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By Angela Cotey, associate editor
In August 2005, then-President George Bush signed the Safe, Accountable, Flexible and Efficient Transportation Equity Act of 2005: A Legacy for Users (SAFETEA-LU) into law — nearly two years after the bill’s predecessor, the Transportation Equity Act for the 21st Century, expired. Congress didn’t include any major changes to the transit program as part of the legislation, though it did authorize a record $52.6 billion for transit investment.
What a difference a few years and a new Congress and Administration makes. With SAFETEA-LU set to expire on Sept. 30, a new surface transportation bill is top of mind not just for transit industry execs, but also for the Obama Administration. And despite differing opinions on how and when new legislation should be passed, all parties agree on one thing: The next surface transportation bill will not be a reauthorization to extend the same programs, policies and funding levels as found in previous bills, but rather an authorization that takes new approaches to address the country’s critical infrastructure needs.
“This is an opportunity to think differently about the authorization bill,” says Gary Thomas, president and executive director of Dallas Area Rapid Transit and vice chair-rail transit for the American Public Transportation Association (APTA). “Funding is critical, but beyond that, it’s about getting people around, reducing our dependency on foreign oil, reducing our carbon footprint. We’ve got to start thinking about all of that.”
APTA officials believe the bill needs to include at least $123 billion for public transportation programs over a six-year period, more than double the current appropriation, to support an anticipated doubling of ridership during the next 20 years and at least half the cost of bringing capital assets to a state of good repair.
And how the money is used will be just as important as how much money is available. For example, the criteria used to determine which projects receive federal New Starts funding should be revisited, says Thomas, adding that in recent years, the Federal Transit Administration has put too much stock in a user benefit number — which is based on factors such as travel time savings and projected ridership — to decide how to allocate Full Funding Grant Agreements.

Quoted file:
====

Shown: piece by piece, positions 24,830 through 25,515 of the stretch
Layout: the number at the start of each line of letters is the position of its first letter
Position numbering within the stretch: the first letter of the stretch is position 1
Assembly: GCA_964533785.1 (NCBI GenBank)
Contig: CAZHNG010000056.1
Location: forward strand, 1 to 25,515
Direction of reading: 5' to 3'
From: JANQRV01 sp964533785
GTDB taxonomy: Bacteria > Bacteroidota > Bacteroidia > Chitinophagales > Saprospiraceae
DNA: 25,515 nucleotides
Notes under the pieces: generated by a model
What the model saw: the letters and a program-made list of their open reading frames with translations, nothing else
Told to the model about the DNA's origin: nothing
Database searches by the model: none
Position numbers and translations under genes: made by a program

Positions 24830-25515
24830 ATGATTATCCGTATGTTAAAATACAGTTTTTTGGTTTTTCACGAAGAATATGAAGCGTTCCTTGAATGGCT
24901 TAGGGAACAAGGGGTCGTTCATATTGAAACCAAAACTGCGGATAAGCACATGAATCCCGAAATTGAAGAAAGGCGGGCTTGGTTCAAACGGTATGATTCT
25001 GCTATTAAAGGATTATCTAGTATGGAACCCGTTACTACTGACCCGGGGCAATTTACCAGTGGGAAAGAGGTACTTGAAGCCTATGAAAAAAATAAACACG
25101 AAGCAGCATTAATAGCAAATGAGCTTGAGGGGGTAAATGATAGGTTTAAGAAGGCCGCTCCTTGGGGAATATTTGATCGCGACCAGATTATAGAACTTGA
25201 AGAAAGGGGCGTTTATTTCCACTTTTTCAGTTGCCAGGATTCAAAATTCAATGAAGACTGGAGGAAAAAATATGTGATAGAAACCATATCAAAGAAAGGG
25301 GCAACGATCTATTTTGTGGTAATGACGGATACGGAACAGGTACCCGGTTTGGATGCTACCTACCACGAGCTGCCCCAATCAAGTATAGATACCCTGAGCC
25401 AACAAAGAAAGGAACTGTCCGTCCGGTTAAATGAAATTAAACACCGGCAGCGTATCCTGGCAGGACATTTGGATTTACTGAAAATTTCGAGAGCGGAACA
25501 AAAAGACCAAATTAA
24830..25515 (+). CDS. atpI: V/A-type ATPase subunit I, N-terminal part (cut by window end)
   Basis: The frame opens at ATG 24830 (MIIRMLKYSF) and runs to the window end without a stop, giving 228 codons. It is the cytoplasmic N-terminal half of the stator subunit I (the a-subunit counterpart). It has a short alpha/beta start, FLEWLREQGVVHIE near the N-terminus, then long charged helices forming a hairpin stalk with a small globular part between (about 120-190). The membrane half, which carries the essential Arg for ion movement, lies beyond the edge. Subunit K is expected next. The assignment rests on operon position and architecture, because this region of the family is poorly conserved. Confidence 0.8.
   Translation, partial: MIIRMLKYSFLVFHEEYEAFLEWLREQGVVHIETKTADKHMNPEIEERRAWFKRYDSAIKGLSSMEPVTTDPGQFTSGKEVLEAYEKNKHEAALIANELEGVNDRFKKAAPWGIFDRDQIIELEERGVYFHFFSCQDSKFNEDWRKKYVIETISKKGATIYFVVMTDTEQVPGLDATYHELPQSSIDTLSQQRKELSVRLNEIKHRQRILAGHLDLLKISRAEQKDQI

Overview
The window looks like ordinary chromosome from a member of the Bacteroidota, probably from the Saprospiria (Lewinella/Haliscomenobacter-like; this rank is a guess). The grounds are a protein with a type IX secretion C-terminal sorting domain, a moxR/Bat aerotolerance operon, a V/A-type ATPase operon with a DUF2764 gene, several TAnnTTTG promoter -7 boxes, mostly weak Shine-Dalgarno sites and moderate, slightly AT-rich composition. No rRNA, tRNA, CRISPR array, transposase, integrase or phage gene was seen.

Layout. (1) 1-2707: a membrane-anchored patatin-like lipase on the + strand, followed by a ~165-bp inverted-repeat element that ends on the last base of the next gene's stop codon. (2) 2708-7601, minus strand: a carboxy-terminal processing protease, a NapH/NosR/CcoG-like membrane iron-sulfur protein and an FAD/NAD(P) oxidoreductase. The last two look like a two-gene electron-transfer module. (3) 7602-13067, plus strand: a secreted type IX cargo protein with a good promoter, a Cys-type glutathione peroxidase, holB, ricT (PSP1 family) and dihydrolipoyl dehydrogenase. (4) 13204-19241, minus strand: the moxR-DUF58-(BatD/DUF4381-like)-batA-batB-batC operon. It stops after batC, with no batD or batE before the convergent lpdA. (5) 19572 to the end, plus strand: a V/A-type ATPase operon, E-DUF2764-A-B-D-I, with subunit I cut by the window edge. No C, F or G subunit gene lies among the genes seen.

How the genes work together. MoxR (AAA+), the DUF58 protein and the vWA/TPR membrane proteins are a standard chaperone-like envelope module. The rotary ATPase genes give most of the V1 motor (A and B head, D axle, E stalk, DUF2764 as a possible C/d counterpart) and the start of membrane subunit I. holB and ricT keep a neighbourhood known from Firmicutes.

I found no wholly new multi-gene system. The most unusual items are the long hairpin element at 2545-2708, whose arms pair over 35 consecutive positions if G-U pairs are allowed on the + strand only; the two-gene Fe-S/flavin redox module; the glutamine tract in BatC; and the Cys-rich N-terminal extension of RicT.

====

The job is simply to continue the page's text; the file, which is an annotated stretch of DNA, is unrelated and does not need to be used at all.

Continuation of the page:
“You can’t get too hung up on the bottom line,” he says. “For example, transit-oriented development should be more in the forefront of the decision-making process. What is a city’s history of TOD projects? Is there momentum behind them? Is the community starting to embrace sustainability? Granted, that becomes more subjective, but we have to have the ability to look at that.”
The New Starts process needs other reforms, as well. On average, it takes 14 years to get a New Starts project off the ground, says Paul Dean, APTA’s director of government relations. The association wants Congress to take steps to cut the process at least in half.
“If we could take some of the different levels of review and put them on a parallel track rather than putting them one after another, it would certainly help,” says Dean. “We could combine some stages into a single stage, such as preliminary analysis and alternatives analysis.”
APTA has a host of other recommendations for the upcoming transportation bill, too. According to its campaign, “Public Transit Takes Us There,” those recommendations include: replacing the current seven-tier Fixed Guideway Modernization Program with a simplified two-tier system; expanding workforce development programs; promoting the development of revenue generated from innovative financing mechanisms; retaining at least an 80 percent federal match ratio for all capital public transportation projects; and creating incentives to increase state and local investment in public transportation.
APTA leaders also note the need for developing a national transportation policy as part of the next authorization bill — something that could help dictate how and where funds are allocated.
“It’s just like anything we do here [at DART] — we have a system plan, financial plan, service plan, strategic plan; we have objectives in place that guide us and direct us on how we put all the pieces together for our service area,” says Thomas. “You don’t want people trying to dictate what’s going to happen in Dallas, but there should be some talk about how we do this more efficiently.”